Chest Pain and Shortness of Breath in a 33-Year-Old Man

Jason Chang, MD; Linda Chun, MD


July 20, 2020

Pulmonary embolism should be suspected in all patients who present with new or worsening dyspnea, chest pain, or sustained hypotension without an alternative obvious cause.[5,6]

In patients with hemodynamic stability, the diagnosis of pulmonary embolism should follow a sequential diagnostic workup, consisting of clinical probability assessment, D-dimer testing, and, if necessary, multidetector CT or ventilation-perfusion scanning.

Various scoring systems have been developed to estimate the pretest probability of pulmonary embolism. A commonly used one is the Wells prediction rule. The most common ECG abnormalities seen in patients with pulmonary embolism are tachycardia and nonspecific ST-T wave abnormalities. The finding of S1Q3T3 is nonspecific and insensitive, occurring in less than 20% of patients with proven pulmonary embolism.

In hemodynamically stable patients with a low or intermediate clinical probability of pulmonary embolism, normal results on D-dimer testing, as measured by a sensitive enzyme-linked immunosorbent assay, avoid unnecessary further investigation. The use of D-dimer assay is of limited value in patients with a high clinical probability of pulmonary embolism. The specificity of an increased D-dimer level is reduced in patients with cancer, pregnancy, the elderly, and hospitalized patients.

Hemodynamically stable patients with high clinical probability or positive D-dimer test results should undergo multidetector CT. CT pulmonary angiography is now the initial imaging modality of choice in the diagnosis of pulmonary embolism. In cases in which multidetector CT is not available or in patients with renal failure or allergy to contrast dye, ventilation-perfusion scanning is an alternative. A normal ventilation-perfusion scan essentially rules out pulmonary embolism.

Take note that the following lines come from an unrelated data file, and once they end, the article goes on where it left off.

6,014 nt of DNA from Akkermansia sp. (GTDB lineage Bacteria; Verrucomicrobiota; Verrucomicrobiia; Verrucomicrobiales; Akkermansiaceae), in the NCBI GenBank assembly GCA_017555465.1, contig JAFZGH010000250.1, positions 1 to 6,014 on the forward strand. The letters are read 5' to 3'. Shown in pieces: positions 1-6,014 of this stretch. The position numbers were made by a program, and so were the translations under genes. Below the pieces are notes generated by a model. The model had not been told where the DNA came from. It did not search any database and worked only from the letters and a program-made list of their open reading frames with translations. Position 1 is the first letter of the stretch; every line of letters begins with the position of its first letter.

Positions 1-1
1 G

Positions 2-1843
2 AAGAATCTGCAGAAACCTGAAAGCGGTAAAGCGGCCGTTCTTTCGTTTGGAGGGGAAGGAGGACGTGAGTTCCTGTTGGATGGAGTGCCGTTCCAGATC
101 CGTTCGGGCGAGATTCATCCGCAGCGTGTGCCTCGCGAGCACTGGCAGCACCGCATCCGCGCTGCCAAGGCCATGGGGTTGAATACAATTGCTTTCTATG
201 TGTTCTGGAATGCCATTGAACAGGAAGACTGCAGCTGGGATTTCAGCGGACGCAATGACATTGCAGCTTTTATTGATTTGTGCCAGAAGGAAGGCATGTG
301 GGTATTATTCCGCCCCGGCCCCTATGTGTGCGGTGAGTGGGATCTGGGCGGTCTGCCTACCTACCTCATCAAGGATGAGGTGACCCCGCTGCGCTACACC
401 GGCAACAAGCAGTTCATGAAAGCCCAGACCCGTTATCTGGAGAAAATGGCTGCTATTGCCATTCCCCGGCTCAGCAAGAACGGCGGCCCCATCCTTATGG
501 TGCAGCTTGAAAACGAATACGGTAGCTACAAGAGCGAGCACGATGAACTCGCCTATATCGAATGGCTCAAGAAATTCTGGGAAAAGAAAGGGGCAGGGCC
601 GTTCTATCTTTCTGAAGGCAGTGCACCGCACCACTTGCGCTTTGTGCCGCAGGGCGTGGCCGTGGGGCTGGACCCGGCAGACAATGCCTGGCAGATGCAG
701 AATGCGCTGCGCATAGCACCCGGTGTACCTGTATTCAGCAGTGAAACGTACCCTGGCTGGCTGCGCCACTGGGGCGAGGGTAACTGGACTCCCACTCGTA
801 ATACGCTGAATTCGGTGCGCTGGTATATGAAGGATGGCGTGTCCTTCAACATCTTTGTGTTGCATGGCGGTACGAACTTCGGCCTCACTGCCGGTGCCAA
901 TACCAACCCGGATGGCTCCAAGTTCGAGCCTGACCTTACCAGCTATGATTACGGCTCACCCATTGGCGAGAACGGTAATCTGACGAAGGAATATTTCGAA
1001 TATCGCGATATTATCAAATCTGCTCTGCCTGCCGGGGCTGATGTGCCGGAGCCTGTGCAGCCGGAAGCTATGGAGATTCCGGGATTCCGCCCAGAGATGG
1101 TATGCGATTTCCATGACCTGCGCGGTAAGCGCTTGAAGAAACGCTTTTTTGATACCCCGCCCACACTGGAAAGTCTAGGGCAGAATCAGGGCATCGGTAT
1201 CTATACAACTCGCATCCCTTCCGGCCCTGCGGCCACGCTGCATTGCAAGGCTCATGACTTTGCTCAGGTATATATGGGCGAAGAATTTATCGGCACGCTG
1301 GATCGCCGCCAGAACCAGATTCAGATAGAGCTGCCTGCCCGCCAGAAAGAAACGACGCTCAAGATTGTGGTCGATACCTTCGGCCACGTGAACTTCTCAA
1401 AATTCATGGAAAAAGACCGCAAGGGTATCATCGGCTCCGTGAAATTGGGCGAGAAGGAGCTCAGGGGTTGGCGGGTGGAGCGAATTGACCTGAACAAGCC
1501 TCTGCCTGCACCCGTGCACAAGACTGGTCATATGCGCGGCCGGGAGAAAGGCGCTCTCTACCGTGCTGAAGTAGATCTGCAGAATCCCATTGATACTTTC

If venous ultrasonography of the lower limbs is performed first, lung scanning or multidetector CT scanning can be avoided. Hemodynamically stable patients with suspected pulmonary embolism and ultrasonographically confirmed deep venous thrombosis can be given anticoagulant treatment without further testing. Venous ultrasonography should precede imaging tests in pregnant women with suspected pulmonary embolism and in patients with a contraindication to multidetector CT scanning.

In hemodynamically unstable patients who are hypotensive or in shock, multidetector CT scanning should be performed. If CT scanning is unavailable, echocardiography can be performed to confirm the presence of right ventricular dysfunction. Pulmonary angiography is the historical criterion standard for the diagnosis of pulmonary embolism. However, given the invasive nature and risks of contrast, it has largely been replaced by CT pulmonary angiography. The procedure is currently reserved for the rare cases in which catheter-based treatment is indicated.


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